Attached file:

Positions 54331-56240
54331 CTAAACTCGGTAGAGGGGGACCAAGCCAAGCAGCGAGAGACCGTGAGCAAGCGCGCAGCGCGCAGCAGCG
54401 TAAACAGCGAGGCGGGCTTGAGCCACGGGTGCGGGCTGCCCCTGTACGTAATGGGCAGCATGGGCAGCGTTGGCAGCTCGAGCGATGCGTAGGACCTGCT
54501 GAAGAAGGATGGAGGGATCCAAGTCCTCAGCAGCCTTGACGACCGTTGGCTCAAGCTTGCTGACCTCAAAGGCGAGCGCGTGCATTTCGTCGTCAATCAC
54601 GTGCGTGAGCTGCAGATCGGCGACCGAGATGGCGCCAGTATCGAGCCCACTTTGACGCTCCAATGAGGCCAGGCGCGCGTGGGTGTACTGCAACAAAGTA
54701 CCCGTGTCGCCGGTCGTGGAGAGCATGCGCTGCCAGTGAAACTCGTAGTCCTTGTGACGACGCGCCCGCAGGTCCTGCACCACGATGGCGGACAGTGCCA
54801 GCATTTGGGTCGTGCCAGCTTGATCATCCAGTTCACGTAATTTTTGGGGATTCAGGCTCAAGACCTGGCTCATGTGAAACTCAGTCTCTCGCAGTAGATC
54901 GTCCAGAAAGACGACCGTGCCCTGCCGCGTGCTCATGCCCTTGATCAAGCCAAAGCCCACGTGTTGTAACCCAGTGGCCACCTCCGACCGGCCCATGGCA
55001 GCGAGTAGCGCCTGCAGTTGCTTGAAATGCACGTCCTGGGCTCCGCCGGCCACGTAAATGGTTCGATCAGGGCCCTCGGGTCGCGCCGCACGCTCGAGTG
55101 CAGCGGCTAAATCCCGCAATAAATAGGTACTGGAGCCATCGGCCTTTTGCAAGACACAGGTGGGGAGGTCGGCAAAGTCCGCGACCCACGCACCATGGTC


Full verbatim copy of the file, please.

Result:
Positions 54331-56240
54331 CTAAACTCGGTAGAGGGGGACCAAGCCAAGCAGCGAGAGACCGTGAGCAAGCGCGCAGCGCGCAGCAGCG
54401 TAAACAGCGAGGCGGGCTTGAGCCACGGGTGCGGGCTGCCCCTGTACGTAATGGGCAGCATGGGCAGCGTTGGCAGCTCGAGCGATGCGTAGGACCTGCT
54501 GAAGAAGGATGGAGGGATCCAAGTCCTCAGCAGCCTTGACGACCGTTGGCTCAAGCTTGCTGACCTCAAAGGCGAGCGCGTGCATTTCGTCGTCAATCAC
54601 GTGCGTGAGCTGCAGATCGGCGACCGAGATGGCGCCAGTATCGAGCCCACTTTGACGCTCCAATGAGGCCAGGCGCGCGTGGGTGTACTGCAACAAAGTA
54701 CCCGTGTCGCCGGTCGTGGAGAGCATGCGCTGCCAGTGAAACTCGTAGTCCTTGTGACGACGCGCCCGCAGGTCCTGCACCACGATGGCGGACAGTGCCA
54801 GCATTTGGGTCGTGCCAGCTTGATCATCCAGTTCACGTAATTTTTGGGGATTCAGGCTCAAGACCTGGCTCATGTGAAACTCAGTCTCTCGCAGTAGATC
54901 GTCCAGAAAGACGACCGTGCCCTGCCGCGTGCTCATGCCCTTGATCAAGCCAAAGCCCACGTGTTGTAACCCAGTGGCCACCTCCGACCGGCCCATGGCA
55001 GCGAGTAGCGCCTGCAGTTGCTTGAAATGCACGTCCTGGGCTCCGCCGGCCACGTAAATGGTTCGATCAGGGCCCTCGGGTCGCGCCGCACGCTCGAGTG
55101 CAGCGGCTAAATCCCGCAATAAATAGGTACTGGAGCCATCGGCCTTTTGCAAGACACAGGTGGGGAGGTCGGCAAAGTCCGCGACCCACGCACCATGGTC